Greg
2005-Jun-14, 01:20 AM
This is a M-dwarf. M-dwarves have quite a long life, but most likely this one is relatively young. For it to have a terrestrial planet in orbit mandates a higher metallicity and therefore a younger age IMHO. I do not know the specifics on this star as yet. The fact that it is 15 light years away also indicates that it is likely yo have a higher metallicity. It is als othe reason it is a bit easier to study.
Her eis a link to some basic data on Gliese 876:
http://www.obs-hp.fr/www/nouvelles/gl876.html
Here is a nicer link with a graphic of the first 2 planets in their projected orbits, also a note of the stellar metallicity est .33-.5 Solar:
http://www.solstation.com/orbits/gl876sys.htm

The relatively low metallicity surprised me, especially considering this system has 2 large gas giants. Yhe system is quite bizzare by our standards, any thoughts on why?

aeolus
2005-Jun-14, 04:29 AM
Originally posted by Greg@Jun 14 2005, 01:20 AM
The relatively low metallicity surprised me, especially considering this system has 2 large gas giants. The system is quite bizzare by our standards, any thoughts on why?
...Because ours is the only complete system with which we have to set the standard. I'm sure the canoe people in the remote parts of Papua New Gineau who have never come in contact with modern civilization would similarily condsider the watercraft at any of our boatshows "bizarre".

It's already been said, but I'll say it again. The advance of extrasolar planetary exploration and discovery is crazy exciting! So exciting that it merits using an adjective as an adverb...

John L
2005-Jun-14, 04:05 PM
As for habitability in this star system, although the planets are in very tight orbits that are probably tidally locked, the moons of those planets would not be. Two of the three planets are gas giants and therefor could harbor large terrestrial moons. As this system now appears to have at least one large terrestrial world as well, the likelyhood of the gas giants having terrestrial moons is increased. It is very possible that those moons are or could be made habitable. And at only about 15ly distance, this is a system that a few trillion dollars and only minor advances in technology could have a manned mission in this century. Maybe we should send an unmanned probe first...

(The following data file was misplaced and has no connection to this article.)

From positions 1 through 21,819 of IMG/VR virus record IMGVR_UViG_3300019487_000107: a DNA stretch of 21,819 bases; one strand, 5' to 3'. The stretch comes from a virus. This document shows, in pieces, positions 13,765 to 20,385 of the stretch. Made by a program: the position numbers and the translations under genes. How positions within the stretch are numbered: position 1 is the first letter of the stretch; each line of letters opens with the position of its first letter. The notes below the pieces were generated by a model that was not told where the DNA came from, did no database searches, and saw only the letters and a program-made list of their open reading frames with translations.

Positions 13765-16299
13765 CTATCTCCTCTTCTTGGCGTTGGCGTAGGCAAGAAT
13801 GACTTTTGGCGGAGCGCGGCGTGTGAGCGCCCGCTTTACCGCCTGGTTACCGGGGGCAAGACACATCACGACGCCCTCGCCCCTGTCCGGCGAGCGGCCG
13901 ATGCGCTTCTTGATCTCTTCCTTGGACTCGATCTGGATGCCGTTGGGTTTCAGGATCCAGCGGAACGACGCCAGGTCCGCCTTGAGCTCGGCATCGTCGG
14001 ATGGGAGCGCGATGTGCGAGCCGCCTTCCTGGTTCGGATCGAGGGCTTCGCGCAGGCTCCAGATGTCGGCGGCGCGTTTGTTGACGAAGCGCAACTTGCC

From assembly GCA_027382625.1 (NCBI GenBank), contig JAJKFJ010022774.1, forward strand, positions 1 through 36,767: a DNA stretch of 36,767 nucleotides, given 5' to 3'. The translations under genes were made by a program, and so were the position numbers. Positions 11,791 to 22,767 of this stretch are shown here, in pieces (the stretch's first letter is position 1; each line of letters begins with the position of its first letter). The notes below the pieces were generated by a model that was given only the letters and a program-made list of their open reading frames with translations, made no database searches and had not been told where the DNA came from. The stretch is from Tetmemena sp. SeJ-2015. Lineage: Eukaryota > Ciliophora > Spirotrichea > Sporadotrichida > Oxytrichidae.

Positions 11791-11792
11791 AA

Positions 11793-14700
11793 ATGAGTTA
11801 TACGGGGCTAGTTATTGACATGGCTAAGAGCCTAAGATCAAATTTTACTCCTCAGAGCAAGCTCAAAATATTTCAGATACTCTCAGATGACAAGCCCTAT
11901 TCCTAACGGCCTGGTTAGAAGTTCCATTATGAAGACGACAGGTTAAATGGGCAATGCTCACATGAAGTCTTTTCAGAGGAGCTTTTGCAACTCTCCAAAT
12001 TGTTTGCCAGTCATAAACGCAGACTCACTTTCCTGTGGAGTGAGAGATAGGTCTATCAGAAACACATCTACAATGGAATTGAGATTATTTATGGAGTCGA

antoniseb
2005-Jun-14, 04:31 PM
Originally posted by John L@Jun 14 2005, 04:05 PM
Maybe we should send an unmanned probe first...
A prudent idea! It worked for the Moon and Mars (well we still haven't sent a manned probe to Mars).

I'm guessing that this Century might be a little aggressive for a manned mission.

aeolus
2005-Jun-14, 04:39 PM
Originally posted by John L@Jun 14 2005, 04:05 PM
It is very possible that those moons are or could be made habitable.
Wow, John, I've never thought about it like that. I've been dismissing these systems with hot Jupiters as discoveries that are means to an end. But thinking of it like that, sure, maybe these hot Jupiters aren't habitible, but if they have terrestrial-like satellites, we may be looking at habitible systems without even knowing it right now. cool.

Greg
2005-Jun-14, 08:55 PM
I was thinking that planet c could have habitable moons as well. It spends a little less than 1/2 its elliptical orbit in the habitable zone. I suppose it is possible for another terrestrial planet or two to be found in the middle of the habitable zone since there is a pretty big space between c and d. Whomever runs that website just added the d planet graphic after I posted the link yesterday. This is the same link: http://www.solstation.com/orbits/gl876sys.htm

reddog
2005-Jun-14, 09:34 PM
Hi all,
I am new and confused about precession rates. "Slow turning of the long axis of a planet's eliptical orbit." Can anyone try to help me understand what that means?
Perhaps a picture. Thank you.

antoniseb
2005-Jun-14, 09:51 PM
Originally posted by reddog@Jun 14 2005, 09:34 PM
Hi all,
I am new and confused about precession rates. "Slow turning of the long axis of a planet's eliptical orbit." Can anyone try to help me understand what that means?
Perhaps a picture. Thank you.
Hi Reddog, welcome to the UT forum,